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HUNTSVILLE, Ala. — Attorneys for the group Alliance Defending Freedom filed a lawsuit in November in Madison County court on behalf of students at the University of Alabama in Huntsville (UAH) who say their right to free speech was violated by the campus.

The attorneys say the language in the school’s free speech policy is broken and needs to be amended so that students can engage in spontaneous expression while promoting their events. 

The campus policy says the students are allowed to protest, but not until they get clearance at least three days in advance and they must get university approval before doing so. 

According to the group, the policy violates the Campus Free Speech Act signed by Governor Kay Ivey in 2019, which requires public universities to develop policies protecting free speech. However, attorneys say the school’s message does not align with that policy.  

“The universities policy doesn’t comply with the campus free speech act and that it limits free speech and limits the opportunity for debate,” said Brent Woodall, an attorney representing Alliance Defending Freedom, an American conservative Christian non-profit advocacy group.

Woodall refers to the Campus Free Speech Act, signed into legislation by Governor Ivey which states, “Students, administrators, faculty and staff are free to take positions on public controversies and to engage in protected, expressive, activity in areas of the campus, and to spontaneously and contemporaneously assemble, speak and distribute literature.”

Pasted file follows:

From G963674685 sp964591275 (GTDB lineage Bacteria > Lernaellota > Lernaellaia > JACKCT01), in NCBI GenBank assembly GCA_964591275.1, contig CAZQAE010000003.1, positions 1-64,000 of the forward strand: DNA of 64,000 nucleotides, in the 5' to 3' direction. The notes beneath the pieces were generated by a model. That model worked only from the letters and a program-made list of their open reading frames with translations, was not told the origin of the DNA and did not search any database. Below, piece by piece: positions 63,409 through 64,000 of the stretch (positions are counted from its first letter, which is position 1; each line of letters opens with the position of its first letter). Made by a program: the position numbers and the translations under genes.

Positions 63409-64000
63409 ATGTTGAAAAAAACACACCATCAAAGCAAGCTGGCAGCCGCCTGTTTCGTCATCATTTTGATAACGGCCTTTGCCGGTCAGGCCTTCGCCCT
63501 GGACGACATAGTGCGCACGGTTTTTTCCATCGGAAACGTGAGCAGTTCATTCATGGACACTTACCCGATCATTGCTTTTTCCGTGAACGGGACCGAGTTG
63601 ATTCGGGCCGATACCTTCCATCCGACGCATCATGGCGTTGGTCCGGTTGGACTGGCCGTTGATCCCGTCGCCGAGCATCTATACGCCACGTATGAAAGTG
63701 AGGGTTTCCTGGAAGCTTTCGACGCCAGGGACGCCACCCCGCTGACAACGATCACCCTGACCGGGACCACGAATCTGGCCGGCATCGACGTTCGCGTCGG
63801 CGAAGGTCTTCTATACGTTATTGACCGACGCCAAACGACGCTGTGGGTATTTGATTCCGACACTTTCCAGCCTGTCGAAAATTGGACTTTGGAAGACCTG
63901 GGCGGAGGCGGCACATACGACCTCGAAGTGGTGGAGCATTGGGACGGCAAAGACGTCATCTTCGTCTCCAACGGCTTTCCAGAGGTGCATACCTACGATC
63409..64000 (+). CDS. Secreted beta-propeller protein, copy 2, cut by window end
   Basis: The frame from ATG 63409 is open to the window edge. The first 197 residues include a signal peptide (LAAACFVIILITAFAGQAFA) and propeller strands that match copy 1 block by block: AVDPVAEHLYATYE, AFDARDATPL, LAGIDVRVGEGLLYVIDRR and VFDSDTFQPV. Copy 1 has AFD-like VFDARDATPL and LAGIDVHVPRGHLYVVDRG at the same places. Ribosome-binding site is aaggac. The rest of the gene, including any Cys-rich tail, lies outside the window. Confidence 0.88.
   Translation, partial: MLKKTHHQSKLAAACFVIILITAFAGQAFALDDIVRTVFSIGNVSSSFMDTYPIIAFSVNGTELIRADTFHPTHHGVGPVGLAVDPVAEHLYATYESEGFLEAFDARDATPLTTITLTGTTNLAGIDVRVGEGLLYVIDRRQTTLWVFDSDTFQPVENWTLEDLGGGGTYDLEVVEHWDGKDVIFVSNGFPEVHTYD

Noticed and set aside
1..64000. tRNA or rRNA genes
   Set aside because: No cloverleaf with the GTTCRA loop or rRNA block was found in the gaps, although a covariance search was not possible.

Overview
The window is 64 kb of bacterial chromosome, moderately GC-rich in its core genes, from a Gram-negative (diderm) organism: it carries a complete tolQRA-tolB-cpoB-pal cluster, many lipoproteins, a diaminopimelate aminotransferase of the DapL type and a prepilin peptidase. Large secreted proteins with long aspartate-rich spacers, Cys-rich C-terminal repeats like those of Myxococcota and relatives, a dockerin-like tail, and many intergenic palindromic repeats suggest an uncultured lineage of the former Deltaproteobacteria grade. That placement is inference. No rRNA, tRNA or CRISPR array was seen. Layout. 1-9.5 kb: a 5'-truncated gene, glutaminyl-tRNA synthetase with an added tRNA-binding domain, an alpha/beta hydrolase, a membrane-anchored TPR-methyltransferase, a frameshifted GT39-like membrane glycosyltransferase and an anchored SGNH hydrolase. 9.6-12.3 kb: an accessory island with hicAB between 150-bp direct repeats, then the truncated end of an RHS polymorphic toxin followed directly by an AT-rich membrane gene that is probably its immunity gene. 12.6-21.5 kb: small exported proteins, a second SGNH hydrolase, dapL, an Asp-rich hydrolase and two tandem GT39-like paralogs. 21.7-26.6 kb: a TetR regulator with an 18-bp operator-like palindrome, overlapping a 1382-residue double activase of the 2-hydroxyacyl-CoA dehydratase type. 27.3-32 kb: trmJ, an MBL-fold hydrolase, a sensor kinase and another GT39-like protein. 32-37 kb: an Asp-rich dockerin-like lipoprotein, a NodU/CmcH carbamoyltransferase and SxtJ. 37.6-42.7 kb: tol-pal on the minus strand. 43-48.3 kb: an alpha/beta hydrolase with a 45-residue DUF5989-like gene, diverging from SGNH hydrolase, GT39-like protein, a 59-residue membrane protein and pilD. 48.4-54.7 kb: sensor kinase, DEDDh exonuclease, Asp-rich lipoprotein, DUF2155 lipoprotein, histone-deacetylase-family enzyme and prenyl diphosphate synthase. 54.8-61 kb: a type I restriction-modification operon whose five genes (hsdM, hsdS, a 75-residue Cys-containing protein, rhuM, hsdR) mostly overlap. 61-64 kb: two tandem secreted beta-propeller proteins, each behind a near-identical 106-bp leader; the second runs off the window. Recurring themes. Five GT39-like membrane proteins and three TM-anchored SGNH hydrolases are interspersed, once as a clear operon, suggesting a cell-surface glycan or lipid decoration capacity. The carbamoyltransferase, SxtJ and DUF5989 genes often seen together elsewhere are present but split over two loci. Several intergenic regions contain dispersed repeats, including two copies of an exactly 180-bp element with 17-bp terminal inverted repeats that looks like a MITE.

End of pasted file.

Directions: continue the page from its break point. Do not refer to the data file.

Joshua Greer, the student who filed the lawsuit said, “illegal policies at the university of Alabama in Huntsville are preventing me and my fellow students from speaking about important cultural and political issues with peers.” 

Woodall says the policy violates the university’s own “Use of Outdoor Areas of Campus” policy. 

“In violation of the Campus Free Speech Act there are only certain areas set aside on the campus where students are told that they can engage in free speech activities,” Woodall stated. “But even there, there is a limitation on what they are supposed to do is that they are supposed to be able to speak on topics that came into the area, whether they are newsworthy or knowledgeable to the community at large within the past forty-eight hours.”

A spokesperson for UAH says the university does not comment on pending litigation but released a statement that says in part about free speech, “Our policies were implemented to preserve this important constitutional right.”